I was digging in my plate of tempura and maki when I felt little hands touching my back. I turned around very slowly. Behind me, a little girl, probably around two years of age, poked the hello kitty figures in my shirt, mumbling “one, choo, chee, one, choo, chee.” She counted as she touched them, oblivious to the fact that she knew how to count only to three. I didn’t want to let on that I noticed her until she poked a little too hard and I laughed out loud. I couldn’t help it; it tickled. I heard her scurry away.
My husband, a plate of sashimi from the buffet in his hand, noticed that the amused look on my face. “What are you smiling at?” he asked.
“Oh, honey, you didn’t see the little girl playing with my shirt,” I laughed as I scanned the room to look for her.
“That little girl?” He pointed discreetly to a pigtailed girl in a pink Dora the Explorer outfit, perched on a high chair, chewing loudly on tempura.
“Yes, that one. She is so cute!”
“Uh-huh,” my husband conceded. I could sense he was losing interest quickly, so I decided to surprise him with the following question.
“How would you like to have a little girl of our own?”
My husband stared at me uncomfortably, shocked at the sudden turn in our conversation.
“Where’d this come from, honey?” Of course, he wanted to know.
I suppose I’ve been thinking of it for a time now. It must be why “Jon and Kate Plus 8” (even with all their new troubles) is a prominent feature in my daily viewing fare. Or why I get caught up in the ongoing media frenzy on Nadya Suleman, mom of 14 children, all of them conceived by in vitro fertilization, eight of them octuplets. Or even why the recent news of Elizabeth Adeney, the 66-year-old woman who is dubbed “Britain’s Oldest Mother,” fascinates me. What they all make me painfully aware is that I am not getting any younger. Midlife has set squarely upon my shoulders and the faint tick-tocking of my reproductive clock reminds me that I have only a few more childbearing years left.
I’ve mulled over this issue seriously, and, in truth, I have not yet reconciled myself to the idea that I have only two children. I come from a large family of five kids and I have always wanted my children to be part of the same. And so, for many years, my husband and I tried to have another baby. Four miscarriages after Alphonse (the last one endangering my life), after all sorts of medical tests to determine that neither my husband nor I were incapable of having another child, and even after a short-lived attempt at fertility treatments to increase our chances of pregnancy, he and I arrived at the conclusion that it was simply not going to be as easy as having children in our twenties.
My last pregnancy ended in a devastating miscarriage, and had our child lived, he or she would have been seven today. As it turns out, I am now the mother of two teenage boys and no longer a young mom of little kids. But, ah, I miss having a small one in the house. I miss baby smells and soft, smooth skins, and even a baby’s smallness as he cuddles close to my body. I have a bad case of baby lust, I know, perhaps made worse by my pre-menopausal hormones going awry.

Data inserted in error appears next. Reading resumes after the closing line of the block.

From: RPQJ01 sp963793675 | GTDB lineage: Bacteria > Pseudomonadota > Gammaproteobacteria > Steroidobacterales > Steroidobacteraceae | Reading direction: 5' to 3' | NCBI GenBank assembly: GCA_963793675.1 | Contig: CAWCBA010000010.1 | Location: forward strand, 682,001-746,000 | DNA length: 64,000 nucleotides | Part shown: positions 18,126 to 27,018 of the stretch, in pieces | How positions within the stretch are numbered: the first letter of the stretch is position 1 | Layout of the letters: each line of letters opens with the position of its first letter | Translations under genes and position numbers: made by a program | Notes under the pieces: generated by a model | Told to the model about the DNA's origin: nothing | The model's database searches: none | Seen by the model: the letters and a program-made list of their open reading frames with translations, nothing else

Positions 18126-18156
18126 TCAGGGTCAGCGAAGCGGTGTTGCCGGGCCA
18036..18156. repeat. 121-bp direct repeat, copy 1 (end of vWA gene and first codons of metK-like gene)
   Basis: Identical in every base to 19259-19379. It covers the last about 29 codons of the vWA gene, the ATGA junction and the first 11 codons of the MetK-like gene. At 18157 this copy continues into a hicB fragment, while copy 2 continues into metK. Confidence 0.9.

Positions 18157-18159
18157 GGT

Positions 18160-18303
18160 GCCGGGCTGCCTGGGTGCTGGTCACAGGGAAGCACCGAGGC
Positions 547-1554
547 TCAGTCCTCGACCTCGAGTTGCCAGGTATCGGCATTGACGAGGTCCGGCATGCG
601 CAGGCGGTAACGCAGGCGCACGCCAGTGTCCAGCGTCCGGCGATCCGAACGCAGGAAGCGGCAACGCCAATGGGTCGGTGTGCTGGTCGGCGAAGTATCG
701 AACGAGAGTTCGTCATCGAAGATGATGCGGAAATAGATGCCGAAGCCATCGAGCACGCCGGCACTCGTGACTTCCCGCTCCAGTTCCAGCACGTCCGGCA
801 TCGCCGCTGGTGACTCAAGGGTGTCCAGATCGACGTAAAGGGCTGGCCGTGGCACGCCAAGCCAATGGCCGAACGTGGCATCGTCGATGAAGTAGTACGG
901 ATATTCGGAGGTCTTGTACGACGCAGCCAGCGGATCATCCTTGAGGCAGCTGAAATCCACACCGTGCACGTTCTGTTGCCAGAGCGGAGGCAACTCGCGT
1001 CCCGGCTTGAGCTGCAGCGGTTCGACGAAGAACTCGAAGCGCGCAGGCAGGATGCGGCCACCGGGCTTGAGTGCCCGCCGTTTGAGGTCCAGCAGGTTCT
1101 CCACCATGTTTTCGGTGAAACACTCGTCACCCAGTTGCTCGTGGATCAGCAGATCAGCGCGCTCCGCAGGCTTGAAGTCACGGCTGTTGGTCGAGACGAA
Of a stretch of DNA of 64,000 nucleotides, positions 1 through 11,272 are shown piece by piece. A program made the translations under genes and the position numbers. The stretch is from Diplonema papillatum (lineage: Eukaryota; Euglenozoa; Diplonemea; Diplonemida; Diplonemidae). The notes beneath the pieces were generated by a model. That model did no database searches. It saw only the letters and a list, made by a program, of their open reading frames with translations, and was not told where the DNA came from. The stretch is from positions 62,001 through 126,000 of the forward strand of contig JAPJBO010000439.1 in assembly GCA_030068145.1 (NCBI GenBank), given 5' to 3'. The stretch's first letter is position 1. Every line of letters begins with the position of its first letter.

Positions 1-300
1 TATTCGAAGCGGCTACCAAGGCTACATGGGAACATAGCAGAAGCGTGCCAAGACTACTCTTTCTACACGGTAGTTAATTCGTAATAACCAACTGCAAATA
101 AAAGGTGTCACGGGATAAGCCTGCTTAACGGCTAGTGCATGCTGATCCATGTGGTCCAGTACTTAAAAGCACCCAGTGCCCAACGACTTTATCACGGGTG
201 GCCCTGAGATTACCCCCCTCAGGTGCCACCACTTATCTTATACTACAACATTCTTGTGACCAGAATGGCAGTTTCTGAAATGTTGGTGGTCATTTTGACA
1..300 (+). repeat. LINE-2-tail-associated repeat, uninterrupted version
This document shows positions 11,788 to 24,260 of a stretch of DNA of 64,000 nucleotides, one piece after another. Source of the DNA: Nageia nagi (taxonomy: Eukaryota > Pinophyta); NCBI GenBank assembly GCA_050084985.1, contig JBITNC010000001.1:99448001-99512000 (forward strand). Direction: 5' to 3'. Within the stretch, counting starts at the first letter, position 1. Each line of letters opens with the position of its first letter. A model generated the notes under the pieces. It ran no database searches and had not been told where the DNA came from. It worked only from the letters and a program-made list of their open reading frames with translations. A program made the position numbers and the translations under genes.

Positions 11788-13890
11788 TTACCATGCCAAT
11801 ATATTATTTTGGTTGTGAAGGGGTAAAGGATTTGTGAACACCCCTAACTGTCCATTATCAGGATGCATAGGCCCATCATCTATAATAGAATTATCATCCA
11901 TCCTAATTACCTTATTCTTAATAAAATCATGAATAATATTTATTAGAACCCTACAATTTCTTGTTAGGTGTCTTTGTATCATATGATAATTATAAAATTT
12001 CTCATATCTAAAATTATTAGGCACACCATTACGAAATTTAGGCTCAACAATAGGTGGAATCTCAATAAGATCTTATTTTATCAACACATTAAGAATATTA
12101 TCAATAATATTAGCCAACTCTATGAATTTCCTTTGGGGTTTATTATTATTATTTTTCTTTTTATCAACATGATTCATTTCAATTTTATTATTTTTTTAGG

Over the last few weeks, however, I’ve been given a test of resolve and commitment. With the entry of two young boys in our lives (see previous post), a five-year-old and a two-year-old, I’ve had a preview of how my life would be as an older mother with two small children. Here in my home as temporary guests, they call me Mama P.
This past month has been an eye-opener, I must admit. So used to having only Alphonse as my sole concern, I now oversee their welfare as well. Are they fed? Are they bathed? Is someone watching them? Why is the older one left in front of the television all day? The two-year-old is particularly difficult to care for, as he remains wary of us and cries constantly for his mother. Alphonse, ever the tyrant and determined to impose his own rules, wants his old nanny back and grabs her by the hand, even as her little one wails for his mother.
I like that the five-year-old now kisses me and greets me in the morning. I like that I see them smile when good food is set before them. I like that they’ve lost their gaunt looks, and grime and dirt have been washed off their cute faces. I even like it when they ask me for chocolate milk and eat all the bread in the house (well, okay, okay, I don’t like this last part so much). But while their laughter fills my heart with joy, their cries, shouts, squeals, their constant demand for attention, their bickering and squabbling have cured me of any notions of wanting a bigger family. Add to this the extreme jealousy Alphonse feels whenever we give these boys any attention, and I am absolutely done with any fantasies or illusions that I can deal with another child. My body may still be able to do it, that I am positively sure, but my emotions and my state of mind tell me that I am simply too old, or too sane, for it.
Tonight, as I readied myself to turn in bed, Alphonse tugged at my night shirt to sing him a lullaby. This is a constant ritual. Every night, wrapped in his dad’s and my arms, my husband and I take turns singing him lullabies. As I sing softly, I am reminded of how much this child needs so much from both of us. True, love is never ever divided, but time, money, and attention often are in big families. Or in families with special-needs children. Perhaps the time to have another child has passed, I thought soberly, as I patted Alphonse gently to sleep.
Alphonse sighed as he fell into deep sleep. I kissed him on the cheek and whispered a prayer of thanks. I have two children, and that should be enough for me. After all, if it’s a baby I want, I have this one for all time.
Originally published in Herword.com
Update: The little kids have moved out of my home, their parents wanting to be near their own relatives. My home is now silent most days.